Latin square

Last updated
Displaying a 7 x 7 Latin square, this stained glass window honors Ronald Fisher, whose Design of Experiments discussed Latin squares. Fisher-stainedglass-gonville-caius.jpg
Displaying a 7 × 7 Latin square, this stained glass window honors Ronald Fisher, whose Design of Experiments discussed Latin squares.

In combinatorics and in experimental design, a Latin square is an n × n array filled with n different symbols, each occurring exactly once in each row and exactly once in each column. An example of a 3×3 Latin square is

Contents

ABC
CAB
BCA

The name "Latin square" was inspired by mathematical papers by Leonhard Euler (1707–1783), who used Latin characters as symbols, [1] but any set of symbols can be used: in the above example, the alphabetic sequence A, B, C can be replaced by the integer sequence 1, 2, 3. Euler began the general theory of Latin squares.

History

The Korean mathematician Choi Seok-jeong was the first to publish an example of Latin squares of order nine, in order to construct a magic square in 1700, predating Leonhard Euler by 67 years. [2]

Reduced form

A Latin square is said to be reduced (also, normalized or in standard form) if both its first row and its first column are in their natural order. [3] For example, the Latin square above is not reduced because its first column is A, C, B rather than A, B, C.

Any Latin square can be reduced by permuting (that is, reordering) the rows and columns. Here switching the above matrix's second and third rows yields the following square:

ABC
BCA
CAB

This Latin square is reduced; both its first row and its first column are alphabetically ordered A, B, C.

Properties

Orthogonal array representation

If each entry of an n×n Latin square is written as a triple (r,c,s), where r is the row, c is the column, and s is the symbol, we obtain a set of n2 triples called the orthogonal array representation of the square. For example, the orthogonal array representation of the Latin square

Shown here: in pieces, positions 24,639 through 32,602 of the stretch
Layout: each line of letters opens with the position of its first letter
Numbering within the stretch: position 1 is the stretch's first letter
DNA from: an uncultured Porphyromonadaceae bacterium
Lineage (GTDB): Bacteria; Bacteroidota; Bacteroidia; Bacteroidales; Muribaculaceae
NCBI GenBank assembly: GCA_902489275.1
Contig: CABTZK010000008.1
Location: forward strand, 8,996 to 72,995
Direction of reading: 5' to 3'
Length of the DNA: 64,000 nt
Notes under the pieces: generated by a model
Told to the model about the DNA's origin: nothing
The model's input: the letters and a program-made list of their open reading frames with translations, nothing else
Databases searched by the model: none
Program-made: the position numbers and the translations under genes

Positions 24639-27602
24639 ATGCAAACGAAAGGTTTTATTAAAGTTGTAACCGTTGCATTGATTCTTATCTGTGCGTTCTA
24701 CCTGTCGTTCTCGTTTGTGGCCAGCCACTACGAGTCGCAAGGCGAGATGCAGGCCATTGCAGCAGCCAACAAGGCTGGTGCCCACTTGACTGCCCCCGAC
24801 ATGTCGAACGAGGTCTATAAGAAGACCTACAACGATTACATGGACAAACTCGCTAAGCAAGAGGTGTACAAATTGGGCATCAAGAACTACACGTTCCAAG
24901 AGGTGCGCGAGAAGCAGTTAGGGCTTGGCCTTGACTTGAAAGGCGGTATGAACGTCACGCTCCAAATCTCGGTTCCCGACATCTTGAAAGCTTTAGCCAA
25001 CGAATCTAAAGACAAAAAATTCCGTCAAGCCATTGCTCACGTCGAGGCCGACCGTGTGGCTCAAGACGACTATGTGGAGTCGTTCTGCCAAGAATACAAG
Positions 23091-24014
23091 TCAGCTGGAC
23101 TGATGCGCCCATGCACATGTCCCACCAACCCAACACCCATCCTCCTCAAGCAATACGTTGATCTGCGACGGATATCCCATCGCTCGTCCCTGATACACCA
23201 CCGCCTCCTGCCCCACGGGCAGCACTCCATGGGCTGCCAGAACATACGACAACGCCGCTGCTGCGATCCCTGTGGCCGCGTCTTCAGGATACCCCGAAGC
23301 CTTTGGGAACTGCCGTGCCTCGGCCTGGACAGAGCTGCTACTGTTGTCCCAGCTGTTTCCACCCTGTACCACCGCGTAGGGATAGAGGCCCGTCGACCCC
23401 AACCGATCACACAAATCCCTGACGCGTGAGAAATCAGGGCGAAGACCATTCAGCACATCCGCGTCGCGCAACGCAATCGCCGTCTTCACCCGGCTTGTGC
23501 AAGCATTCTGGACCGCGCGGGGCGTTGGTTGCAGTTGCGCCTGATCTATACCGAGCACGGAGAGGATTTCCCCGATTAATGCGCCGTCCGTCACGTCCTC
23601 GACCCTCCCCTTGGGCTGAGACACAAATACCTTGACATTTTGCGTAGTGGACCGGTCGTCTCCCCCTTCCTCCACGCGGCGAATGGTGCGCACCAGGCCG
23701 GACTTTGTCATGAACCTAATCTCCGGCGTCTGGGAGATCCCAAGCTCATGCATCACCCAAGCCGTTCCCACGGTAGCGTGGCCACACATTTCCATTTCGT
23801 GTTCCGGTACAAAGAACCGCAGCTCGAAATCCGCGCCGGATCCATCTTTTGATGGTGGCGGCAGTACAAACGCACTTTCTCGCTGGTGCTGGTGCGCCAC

123
231
312

is

{ (1, 1, 1), (1, 2, 2), (1, 3, 3), (2, 1, 2), (2, 2, 3), (2, 3, 1), (3, 1, 3), (3, 2, 1), (3, 3, 2) },

where for example the triple (2, 3, 1) means that in row 2 and column 3 there is the symbol 1. Orthogonal arrays are usually written in array form where the triples are the rows, such as:

rcs
111
122
133
212
223
231
313
321
332

The definition of a Latin square can be written in terms of orthogonal arrays:

This means that the n2 ordered pairs (r, c) are all the pairs (i, j) with 1 ≤ i, jn, once each. The same is true of the ordered pairs (r, s) and the ordered pairs (c, s).

The orthogonal array representation shows that rows, columns and symbols play rather similar roles, as will be made clear below.

Equivalence classes of Latin squares

Many operations on a Latin square produce another Latin square (for example, turning it upside down).

If we permute the rows, permute the columns, and permute the names of the symbols of a Latin square, we obtain a new Latin square said to be isotopic to the first. Isotopism is an equivalence relation, so the set of all Latin squares is divided into subsets, called isotopy classes, such that two squares in the same class are isotopic and two squares in different classes are not isotopic.

Another type of operation is easiest to explain using the orthogonal array representation of the Latin square. If we systematically and consistently reorder the three items in each triple (that is, permute the three columns in the array form), another orthogonal array (and, thus, another Latin square) is obtained. For example, we can replace each triple (r,c,s) by (c,r,s) which corresponds to transposing the square (reflecting about its main diagonal), or we could replace each triple (r,c,s) by (c,s,r), which is a more complicated operation. Altogether there are 6 possibilities including "do nothing", giving us 6 Latin squares called the conjugates (also parastrophes) of the original square. [4]